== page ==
Review: Concert night of the European Union at the Ohrid Summer Festival “Bach in the air”

The Mission of the European Union in Macedonia for fifteen years realizes concert evenings within the Ohrid Summer Festival by organizing guest appearances of renowned music artists from the member states of the union. This traditionally beautiful practice has been recognized by the festival audience as an opportunity to attend a quality music event that carries some symbolism for the promotion of the European community and prosperity.

So it was last night at the concert of Slovenian artists, flutist Irena Grafenauer and clarinetist Mate Bekavac, which was attended by EU Ambassador to the Republic of Northern Macedonia, David Gere, as representatives of several diplomatic missions in the country. Both artists with enviable concert careers, in front of the audience for “Ohrid Summer” chose Bachova, a baroque and very serious program. Very appropriate for a European evening, because Bach’s music as a pillar of all music from the Baroque era to the present day has that basic and unifying force from which all later directions and styles in European classical music arise.

Sophisticated and carefully chosen concept of the program – was the first impression of the concert. For a start, the Cello Suite in Es-dur, through the flute of Irena Grafenauer, filled the space in the church of St. Sofia. With undisguised and visible admiration for the acoustics, the experienced artist shaped the various Baroque games with a noble sound, masterfully capturing the polyphony in the multi-layered line of the flute. In this equally complex score for both cello and flute, Irena Grafenauer presented her expressive and rich musicality.

With great pleasure, the audience followed the famous fourteen two-voice inventions by Bach. Ordinary instructive reading, in every piano school, heard and performed countless times by the clumsy fingers of many “little pianists”, and therefore often perceived as boring. But this time, we heard Bach’s two-part masterpieces through Irena Grafeneuer’s interpretation and Mate Bekavac’s clarinet in full glory. The artists complemented the natural sound and timbre similarity of the flute and the clarinet with a subtle sense of dynamic tinting that ranged in the subtle range of “mezzo-soprano” and “mezzo-soprano”. They played with restraint appropriate to Bach, with a lightness and soft tone that, in contrast to the usual rhythmic association of two-voiced inventions played on the piano, created a completely different wavy impulse, creating a melodic “floating” polyphony.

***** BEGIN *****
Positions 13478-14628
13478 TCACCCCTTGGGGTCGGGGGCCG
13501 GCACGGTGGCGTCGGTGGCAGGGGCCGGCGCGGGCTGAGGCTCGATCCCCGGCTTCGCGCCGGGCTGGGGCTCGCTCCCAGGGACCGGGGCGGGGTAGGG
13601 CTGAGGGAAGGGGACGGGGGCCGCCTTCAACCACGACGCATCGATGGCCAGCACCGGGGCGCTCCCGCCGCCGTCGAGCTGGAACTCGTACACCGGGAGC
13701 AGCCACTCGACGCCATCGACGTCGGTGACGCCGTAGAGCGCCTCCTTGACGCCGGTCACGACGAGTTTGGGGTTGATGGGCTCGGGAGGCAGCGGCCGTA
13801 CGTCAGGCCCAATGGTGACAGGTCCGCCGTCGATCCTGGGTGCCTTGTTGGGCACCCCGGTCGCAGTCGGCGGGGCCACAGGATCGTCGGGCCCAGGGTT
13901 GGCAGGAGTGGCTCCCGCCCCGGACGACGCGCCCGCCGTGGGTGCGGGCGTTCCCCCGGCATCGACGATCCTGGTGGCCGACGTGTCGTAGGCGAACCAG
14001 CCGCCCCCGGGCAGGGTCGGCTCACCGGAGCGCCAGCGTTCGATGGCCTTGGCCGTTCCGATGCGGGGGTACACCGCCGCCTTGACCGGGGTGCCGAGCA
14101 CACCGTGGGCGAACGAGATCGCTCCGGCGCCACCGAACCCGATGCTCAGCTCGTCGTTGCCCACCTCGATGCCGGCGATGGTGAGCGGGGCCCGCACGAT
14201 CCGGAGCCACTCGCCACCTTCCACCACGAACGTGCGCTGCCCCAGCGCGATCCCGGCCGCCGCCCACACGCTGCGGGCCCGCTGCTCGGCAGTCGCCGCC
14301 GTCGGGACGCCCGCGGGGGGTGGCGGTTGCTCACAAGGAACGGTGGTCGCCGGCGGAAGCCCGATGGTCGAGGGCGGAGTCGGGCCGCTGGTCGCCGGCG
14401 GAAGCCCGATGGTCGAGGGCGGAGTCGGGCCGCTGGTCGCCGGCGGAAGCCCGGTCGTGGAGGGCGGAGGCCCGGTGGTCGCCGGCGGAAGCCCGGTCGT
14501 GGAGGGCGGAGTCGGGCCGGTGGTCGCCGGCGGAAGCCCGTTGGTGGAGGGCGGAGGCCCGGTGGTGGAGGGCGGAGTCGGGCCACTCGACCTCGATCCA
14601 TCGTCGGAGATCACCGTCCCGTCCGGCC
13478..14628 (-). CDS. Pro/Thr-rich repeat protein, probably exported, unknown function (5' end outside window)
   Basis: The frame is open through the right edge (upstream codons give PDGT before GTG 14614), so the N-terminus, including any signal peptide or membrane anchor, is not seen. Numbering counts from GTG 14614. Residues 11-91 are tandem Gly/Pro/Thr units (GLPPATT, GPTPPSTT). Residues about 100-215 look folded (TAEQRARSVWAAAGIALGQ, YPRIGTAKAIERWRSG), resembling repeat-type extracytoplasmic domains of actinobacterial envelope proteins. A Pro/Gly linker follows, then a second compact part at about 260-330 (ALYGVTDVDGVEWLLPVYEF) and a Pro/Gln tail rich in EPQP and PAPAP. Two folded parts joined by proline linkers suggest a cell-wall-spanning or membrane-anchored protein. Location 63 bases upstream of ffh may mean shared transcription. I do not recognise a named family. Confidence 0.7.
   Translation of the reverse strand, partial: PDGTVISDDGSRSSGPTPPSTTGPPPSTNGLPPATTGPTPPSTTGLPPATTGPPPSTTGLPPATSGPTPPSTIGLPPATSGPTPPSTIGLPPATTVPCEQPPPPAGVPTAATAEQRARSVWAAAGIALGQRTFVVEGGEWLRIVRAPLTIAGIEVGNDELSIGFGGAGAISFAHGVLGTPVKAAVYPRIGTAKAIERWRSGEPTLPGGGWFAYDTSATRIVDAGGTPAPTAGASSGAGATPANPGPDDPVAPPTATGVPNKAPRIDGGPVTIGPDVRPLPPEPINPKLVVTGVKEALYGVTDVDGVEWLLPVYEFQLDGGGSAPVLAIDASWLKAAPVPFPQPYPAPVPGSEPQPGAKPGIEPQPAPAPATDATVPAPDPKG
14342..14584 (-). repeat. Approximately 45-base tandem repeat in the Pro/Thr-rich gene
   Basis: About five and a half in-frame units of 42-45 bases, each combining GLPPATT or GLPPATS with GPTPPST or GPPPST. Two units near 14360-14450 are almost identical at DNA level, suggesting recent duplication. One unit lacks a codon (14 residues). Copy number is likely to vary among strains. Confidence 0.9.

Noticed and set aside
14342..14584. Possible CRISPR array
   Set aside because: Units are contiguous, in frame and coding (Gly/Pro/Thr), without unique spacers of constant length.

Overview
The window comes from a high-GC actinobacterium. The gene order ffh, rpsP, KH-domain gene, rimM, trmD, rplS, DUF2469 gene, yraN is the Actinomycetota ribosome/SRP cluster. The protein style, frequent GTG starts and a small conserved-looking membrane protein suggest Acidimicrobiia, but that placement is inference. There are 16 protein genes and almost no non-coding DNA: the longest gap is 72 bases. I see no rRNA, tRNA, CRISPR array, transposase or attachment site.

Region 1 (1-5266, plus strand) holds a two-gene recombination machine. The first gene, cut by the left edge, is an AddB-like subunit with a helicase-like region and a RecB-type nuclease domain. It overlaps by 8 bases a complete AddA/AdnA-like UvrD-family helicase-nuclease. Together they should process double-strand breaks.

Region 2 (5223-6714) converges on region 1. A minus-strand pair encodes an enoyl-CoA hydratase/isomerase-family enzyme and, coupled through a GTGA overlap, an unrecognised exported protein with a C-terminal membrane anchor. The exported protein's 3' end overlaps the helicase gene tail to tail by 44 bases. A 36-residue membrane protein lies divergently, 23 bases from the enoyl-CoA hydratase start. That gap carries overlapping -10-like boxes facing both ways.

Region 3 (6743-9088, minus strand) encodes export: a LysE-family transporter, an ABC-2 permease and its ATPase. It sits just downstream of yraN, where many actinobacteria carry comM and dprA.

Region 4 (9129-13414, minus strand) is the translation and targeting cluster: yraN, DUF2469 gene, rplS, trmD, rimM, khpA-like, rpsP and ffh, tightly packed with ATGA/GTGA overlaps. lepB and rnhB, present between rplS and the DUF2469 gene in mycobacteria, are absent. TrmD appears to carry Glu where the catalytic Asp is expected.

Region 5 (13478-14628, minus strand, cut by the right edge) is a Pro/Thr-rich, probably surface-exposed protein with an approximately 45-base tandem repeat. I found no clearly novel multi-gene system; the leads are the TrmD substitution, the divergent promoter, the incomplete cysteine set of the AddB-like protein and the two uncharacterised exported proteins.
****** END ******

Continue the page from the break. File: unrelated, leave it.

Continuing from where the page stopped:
In the ensuing solo performance, clarinetist Mate Bekavac performed the second Violin Party in demol, another masterpiece from Bach’s opus. It was just a confirmation of the manageability and universality of his genius that we constantly rediscover in the colors of all instruments, this time in the velvety sound of Bekavac’s clarinet. The artist performed the games from the Party, omitting the final Chaconne and with a refined expression once again took us to the top of the baroque world.

In the duet for flute and clarinet and especially in the variations from the famous transcription of the Norwegian composer Johan Halvorsen on Handel’s Pasakalja, the artists, in addition to confirming the skill and harmonization of the chamber music in front of the admiring audience, this time showed even more brilliance. Unpretentious, but with elegant virtuosity, Grafenauer and Bekavac guided us through the complex variations, achieving a harmonious “conversation” between the flute and the clarinet through fine-toned micro-tones, characteristic of great artists.
The concert took place in a festive atmosphere and noticeable joy among the audience and the artists. Delicately designed uniformly conceived program, with such a top stylistic performance, is always a gift for music connoisseurs.

Vikica Kostoska Peneva – musicologist